and systematic representation of the parallels of latitude and the meridians of longitude of the spherical earth or part of it on a plane surface on a conveniently chosen scale. In map projection we try to represent a good model of any part of the earth in its true shape and dimension. But distortion in some form or the other is inevitable.

    To avoid this distortion, various methods have been devised and many types of projections are drawn. Due to this reason, map projection is also defined as the study of different methods which have been tried for transferring the lines of graticule from the globe to a flat sheet of paper.

    Question 3.
    What are the qualities and limitations of a globe?
    Answer:
    Qualities of globe can be expressed as follows:

    • A globe is the best model of the earth. Due to this property of the globe, the shape and sizes of the continents and oceans are accurately shown on it.
    • It shows the directions and distances very accurately.
    • The globe is divided into various segments by the lines of latitude and longitude.
    • It is expensive.
    • It can neither be carried everywhere easily nor can a minor detail be shown on it.
    • Besides, on the globe the meridians are semi-circles and the parallels are circles. When they are transferred on a plane surface, they become intersecting straight lines or curved lines.

    Question 4.
    Classify the projections on the basis of method of construction.
    Answer:
    On the basis of method of construction, projections are generally classified into perspective, non-perspective and conventional or mathematical.

    • Perspective projections: These can be drawn taking the help of a source of light by projecting the image of a network of parallels and meridians of a globe on developable surface.
    • Non-perspective projections: These are developed without the help of a source of light or casting shadow on surfaces, which can be flattened.
    • Mathematical or conventional projections: These are those, which are derived by mathematical computation and formulae and have little relations with the projected image.

    Question 5.
    Classify projections on the basis of global properties.
    Answer:
    On the basis of global properties, projections are classified into:

    • Equal Area Projection
    • Orthomorphic Projection,
    • Azimuthal Projection and
    • Equidistant Projections.
      • Equal Area Projection: It is also called homolographic projection. It is that projection in which areas of various parts of the earth are represented correctly.
      • Orthomorphic or True-Shape projection: It is one in which shapes of various areas are portrayed correctly. The shape is generally maintained at the cost of the correctness of area.
      • Azimuthal or True-Bearing projection: It is one on which the direction of all points from the centre is correctly represented.
      • Equidistant or True Scale projection: It is that where the distance or scale is correctly maintained.

      Question 6.
      Write a short note on developable surface and zenithal projections.
      Answer:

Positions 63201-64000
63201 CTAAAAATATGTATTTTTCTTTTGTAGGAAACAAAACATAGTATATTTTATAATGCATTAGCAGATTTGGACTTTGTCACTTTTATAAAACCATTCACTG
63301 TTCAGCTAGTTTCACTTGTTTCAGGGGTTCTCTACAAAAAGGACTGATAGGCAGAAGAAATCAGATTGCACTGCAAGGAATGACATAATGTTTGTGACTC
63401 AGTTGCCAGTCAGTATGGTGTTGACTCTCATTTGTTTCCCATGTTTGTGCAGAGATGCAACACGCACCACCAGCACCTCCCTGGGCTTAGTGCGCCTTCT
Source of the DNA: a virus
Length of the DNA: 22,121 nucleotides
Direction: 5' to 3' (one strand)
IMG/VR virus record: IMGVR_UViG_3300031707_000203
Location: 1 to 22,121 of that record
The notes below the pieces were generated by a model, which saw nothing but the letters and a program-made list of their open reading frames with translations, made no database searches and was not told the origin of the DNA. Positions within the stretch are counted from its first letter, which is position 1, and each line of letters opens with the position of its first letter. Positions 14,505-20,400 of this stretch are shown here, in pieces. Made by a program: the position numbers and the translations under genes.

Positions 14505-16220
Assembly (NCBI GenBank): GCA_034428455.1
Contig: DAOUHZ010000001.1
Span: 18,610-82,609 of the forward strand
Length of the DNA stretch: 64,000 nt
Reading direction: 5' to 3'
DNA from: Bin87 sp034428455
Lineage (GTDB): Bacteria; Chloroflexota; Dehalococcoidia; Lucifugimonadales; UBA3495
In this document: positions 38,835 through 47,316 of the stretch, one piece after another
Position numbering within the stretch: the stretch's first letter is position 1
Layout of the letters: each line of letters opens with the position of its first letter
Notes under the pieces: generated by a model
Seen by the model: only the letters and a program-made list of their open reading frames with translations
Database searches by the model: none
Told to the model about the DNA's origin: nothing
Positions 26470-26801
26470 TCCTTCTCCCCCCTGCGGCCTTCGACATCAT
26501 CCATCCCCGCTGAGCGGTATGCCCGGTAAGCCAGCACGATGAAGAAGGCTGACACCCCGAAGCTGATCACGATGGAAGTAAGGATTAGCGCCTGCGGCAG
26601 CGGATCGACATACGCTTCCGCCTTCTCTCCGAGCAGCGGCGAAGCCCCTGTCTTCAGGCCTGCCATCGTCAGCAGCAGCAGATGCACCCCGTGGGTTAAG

A developable surface is one, which can be flattened, and on which, a network of latitude and longitude can be projected. A cylinder, a cone and a plane have the property of developable surface. On the basis of nature of developable surface, the projections are classified as cylindrical, conical and zenithal projections.

      1. Cylindrical Projections: These are made through the use of cylindrical developable surface. A paper-made cylinder covers the globe, and the parallels and meridians are projected on it.

      2. Zenithal projection: It is directly obtained on a plane surface when plane touches the globe at a point and the graticule is projected on it. Generally, the plane is so placed on the globe that it touches the globe at one of the poles. These projections are further subdivided into normal, oblique or polar as per the position of the plane touching the globe.

      • Normal Projection: If the developable surface touches the globe at the equator, it is called equatorial or normal projection.
      • Oblique Projection: If it is tangential to a point between the pole and the equator, it is called the oblique projection
      • Polar Projection: If it is tangential to the pole, it is called the polar projection.

      Question 7.
      What is the need of map projection?
      Answer:
      The need for a map projection mainly arises to have a detailed study of a region, which is not possible to do from a globe. Similarly, it is not easy to compare two natural regions on a globe. Therefore, drawing accurate large-scale maps on a flat paper is required. It gives birth to a problem. The problem is how to transfer these lines of latitude and longitude on a flat sheet. If we stick a flat paper over the globe, it will not coincide with it over a large surface without being distorted. If we throw light from the centre of the globe, we get a distorted picture of the globe in those parts of paper away from the line or point over which it touches the globe.

      The distortion increases with increase in distance from the tangential point. So, tracing all the properties like shape, size and directions, etc. from a globe is nearly impossible because the globe is not a developable surface.